Having CNN on while paying some bills has been a depressing experience. I probably should have been watching the Cartoon Channel, though the talking conservative heads at the Republican Convention certainly are equally amusing. I missed Zell Miller’s speech, but saw enough clips to realize how utterly mean-spirited and misleading he was. One commentator on CNN had a nice line: “With that speech he put ‘zealot’ back in ‘Zell.’”
Laurel likes to believe that American voters will be influenced much more by facts than by rhetoric. I disagree. The hard-core voters on each end of the political spectrum clearly already have made their minds up. The independents and undecideds in the middle are the ones being fought for. And I think lots of them are looking for a candidate they intuitively feel comfortable with, who they trust, whose words are commensurate with their actions.
This is why Kerry had better get cracking. Heads. Republican heads. Bush/Cheney heads. Kerry and other figurehead Democrats have been so passive lately, it’s pitiful. What happened to the war hero who heads right toward the enemy firing at him, beaches his boat, and shoots the guy dead? The way Kerry has been acting, I can’t blame those who believe his war exploits have been much exaggerated. If Kerry is so brave, why is he so reluctant to fight back against the Republican attacks?
Joe Conahan of the New York Observer made some comments last night on CNN that echoed thoughts I’ve been having. “If Kerry can’t defend himself,” Conahan said, “then people aren’t going to believe that he can defend the country.” Right on. After the Democratic Convention, Kerry had a chance to build on his snappy salute, “John Kerry reporting for duty,” and the whole band of brothers “I will be a strong commander-in-chief” thing.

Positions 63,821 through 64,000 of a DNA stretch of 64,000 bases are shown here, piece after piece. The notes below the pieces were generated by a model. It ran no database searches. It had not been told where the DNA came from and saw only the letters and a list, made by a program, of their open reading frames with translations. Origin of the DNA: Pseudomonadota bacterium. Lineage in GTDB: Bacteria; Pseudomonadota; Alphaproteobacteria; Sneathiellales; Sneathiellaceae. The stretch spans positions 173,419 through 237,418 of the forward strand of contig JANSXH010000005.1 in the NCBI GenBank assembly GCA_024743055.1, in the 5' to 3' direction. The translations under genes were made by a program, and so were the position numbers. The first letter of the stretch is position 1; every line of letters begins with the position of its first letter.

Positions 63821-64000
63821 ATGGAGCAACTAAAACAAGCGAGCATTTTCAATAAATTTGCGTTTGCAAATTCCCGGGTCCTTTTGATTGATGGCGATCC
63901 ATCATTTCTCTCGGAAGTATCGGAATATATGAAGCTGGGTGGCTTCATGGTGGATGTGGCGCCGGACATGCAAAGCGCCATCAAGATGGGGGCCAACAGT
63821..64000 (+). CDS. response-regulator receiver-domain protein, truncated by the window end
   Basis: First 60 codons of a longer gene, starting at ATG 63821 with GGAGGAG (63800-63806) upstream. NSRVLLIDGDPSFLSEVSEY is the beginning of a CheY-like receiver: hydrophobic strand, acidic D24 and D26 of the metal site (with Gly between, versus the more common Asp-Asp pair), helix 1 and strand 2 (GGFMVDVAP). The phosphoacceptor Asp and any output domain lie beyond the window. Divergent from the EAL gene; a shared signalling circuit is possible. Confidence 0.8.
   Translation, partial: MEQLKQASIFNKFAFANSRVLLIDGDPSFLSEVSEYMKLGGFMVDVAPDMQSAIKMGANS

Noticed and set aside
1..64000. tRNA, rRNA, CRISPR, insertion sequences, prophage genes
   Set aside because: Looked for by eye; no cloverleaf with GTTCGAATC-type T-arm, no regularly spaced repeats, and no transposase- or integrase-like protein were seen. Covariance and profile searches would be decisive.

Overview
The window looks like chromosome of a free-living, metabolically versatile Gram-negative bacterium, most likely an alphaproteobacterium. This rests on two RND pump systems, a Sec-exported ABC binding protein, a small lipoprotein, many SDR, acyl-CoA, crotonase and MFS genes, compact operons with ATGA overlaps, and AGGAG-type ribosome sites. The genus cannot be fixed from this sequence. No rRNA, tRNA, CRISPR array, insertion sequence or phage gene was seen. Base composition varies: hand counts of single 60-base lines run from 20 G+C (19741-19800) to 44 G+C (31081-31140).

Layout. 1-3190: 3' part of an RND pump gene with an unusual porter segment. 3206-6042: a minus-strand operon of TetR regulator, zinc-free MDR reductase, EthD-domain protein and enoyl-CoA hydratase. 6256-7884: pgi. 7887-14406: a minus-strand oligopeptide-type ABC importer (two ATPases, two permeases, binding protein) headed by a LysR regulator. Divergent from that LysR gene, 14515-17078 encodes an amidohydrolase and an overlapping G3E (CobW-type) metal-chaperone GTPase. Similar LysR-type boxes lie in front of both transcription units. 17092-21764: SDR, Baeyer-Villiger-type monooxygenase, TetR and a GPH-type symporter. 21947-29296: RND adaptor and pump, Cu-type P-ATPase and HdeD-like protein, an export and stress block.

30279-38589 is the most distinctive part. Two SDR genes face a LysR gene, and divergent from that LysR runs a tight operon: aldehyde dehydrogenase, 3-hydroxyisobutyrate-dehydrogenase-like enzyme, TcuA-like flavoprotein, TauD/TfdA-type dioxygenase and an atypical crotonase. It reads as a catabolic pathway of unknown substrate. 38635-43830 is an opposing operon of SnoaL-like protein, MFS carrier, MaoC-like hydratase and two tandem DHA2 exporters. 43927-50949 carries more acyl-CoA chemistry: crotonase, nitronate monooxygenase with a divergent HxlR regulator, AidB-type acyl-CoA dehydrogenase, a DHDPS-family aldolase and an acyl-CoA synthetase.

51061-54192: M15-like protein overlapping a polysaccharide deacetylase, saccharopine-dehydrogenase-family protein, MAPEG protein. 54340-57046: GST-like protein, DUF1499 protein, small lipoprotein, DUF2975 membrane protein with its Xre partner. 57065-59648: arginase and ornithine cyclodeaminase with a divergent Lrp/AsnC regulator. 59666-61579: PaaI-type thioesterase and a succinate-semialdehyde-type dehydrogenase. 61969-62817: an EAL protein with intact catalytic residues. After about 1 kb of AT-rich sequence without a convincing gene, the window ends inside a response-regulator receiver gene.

But what happened? Kerry gets hit with a vicious, lying, under-handed attack by the so-called Swift Boat Veterans for Truth. He doesn’t respond. And then he doesn’t respond some more. While Kerry is ragging on Bush for sitting dumb-founded for seven minutes after being told the country is under attack, Kerry does the same thing—but not just for a few minutes, for days.
Consciously or unconsciously, swing voters are thinking: “Would Kerry react equally slowly if our country is attacked again? Is he waiting for an international coalition to form before he hits back against the Swift Boat Veterans?”
When he does respond, the Kerry campaign sends Max Cleland down to Texas in his wheelchair to try to deliver a letter to the Western White House. Whoopee. Wow. Get attacked and send a letter. Now, that’s how a sensitive war is waged. Maybe Bin Laden will surrender if a “Please turn yourself in” email is sent to Al Qaeda web sites.
Kerry still has a chance to turn things around. But a marked change of direction has to begin tomorrow, right after Bush’s acceptance speech (and Hurricane Frances) hit the nation’s front pages. As a strong Kerry supporter I want to support a strong candidate. Kerry shouldn’t get angry. He should simply get even: set the record straight, expose the lies.
Watch a few episodes of the “Sopranos” tonight, John. Then go out and hit ‘em with your best Tony S. imitation. A baseball bat to the knees or the cranium is a wonderful way of changing minds. Show the country that you know how to swing the hardwood. Metaphorically speaking, of course. But not too metaphorically.